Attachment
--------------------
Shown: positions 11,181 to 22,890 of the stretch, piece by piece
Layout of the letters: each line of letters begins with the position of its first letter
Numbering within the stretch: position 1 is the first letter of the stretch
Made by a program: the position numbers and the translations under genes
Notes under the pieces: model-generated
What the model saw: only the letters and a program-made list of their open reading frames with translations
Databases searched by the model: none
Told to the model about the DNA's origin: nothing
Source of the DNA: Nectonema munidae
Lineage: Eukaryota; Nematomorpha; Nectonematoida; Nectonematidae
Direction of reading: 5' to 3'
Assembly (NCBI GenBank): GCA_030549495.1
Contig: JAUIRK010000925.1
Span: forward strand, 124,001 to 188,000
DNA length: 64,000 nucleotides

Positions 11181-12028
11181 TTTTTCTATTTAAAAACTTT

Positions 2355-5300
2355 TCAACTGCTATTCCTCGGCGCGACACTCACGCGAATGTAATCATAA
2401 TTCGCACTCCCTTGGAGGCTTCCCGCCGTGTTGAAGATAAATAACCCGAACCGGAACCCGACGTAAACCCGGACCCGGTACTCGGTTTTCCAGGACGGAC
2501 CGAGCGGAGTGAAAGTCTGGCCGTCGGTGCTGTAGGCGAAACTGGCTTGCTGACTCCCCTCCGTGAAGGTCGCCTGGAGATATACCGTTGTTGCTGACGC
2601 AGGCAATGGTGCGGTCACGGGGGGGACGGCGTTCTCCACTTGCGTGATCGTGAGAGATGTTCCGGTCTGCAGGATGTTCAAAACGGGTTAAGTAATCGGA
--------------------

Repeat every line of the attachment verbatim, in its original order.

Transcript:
Shown: positions 11,181 to 22,890 of the stretch, piece by piece
Layout of the letters: each line of letters begins with the position of its first letter
Numbering within the stretch: position 1 is the first letter of the stretch
Made by a program: the position numbers and the translations under genes
Notes under the pieces: model-generated
What the model saw: only the letters and a program-made list of their open reading frames with translations
Databases searched by the model: none
Told to the model about the DNA's origin: nothing
Source of the DNA: Nectonema munidae
Lineage: Eukaryota; Nematomorpha; Nectonematoida; Nectonematidae
Direction of reading: 5' to 3'
Assembly (NCBI GenBank): GCA_030549495.1
Contig: JAUIRK010000925.1
Span: forward strand, 124,001 to 188,000
DNA length: 64,000 nucleotides

Positions 11181-12028
11181 TTTTTCTATTTAAAAACTTT

Positions 2355-5300
2355 TCAACTGCTATTCCTCGGCGCGACACTCACGCGAATGTAATCATAA
2401 TTCGCACTCCCTTGGAGGCTTCCCGCCGTGTTGAAGATAAATAACCCGAACCGGAACCCGACGTAAACCCGGACCCGGTACTCGGTTTTCCAGGACGGAC
2501 CGAGCGGAGTGAAAGTCTGGCCGTCGGTGCTGTAGGCGAAACTGGCTTGCTGACTCCCCTCCGTGAAGGTCGCCTGGAGATATACCGTTGTTGCTGACGC
2601 AGGCAATGGTGCGGTCACGGGGGGGACGGCGTTCTCCACTTGCGTGATCGTGAGAGATGTTCCGGTCTGCAGGATGTTCAAAACGGGTTAAGTAATCGGA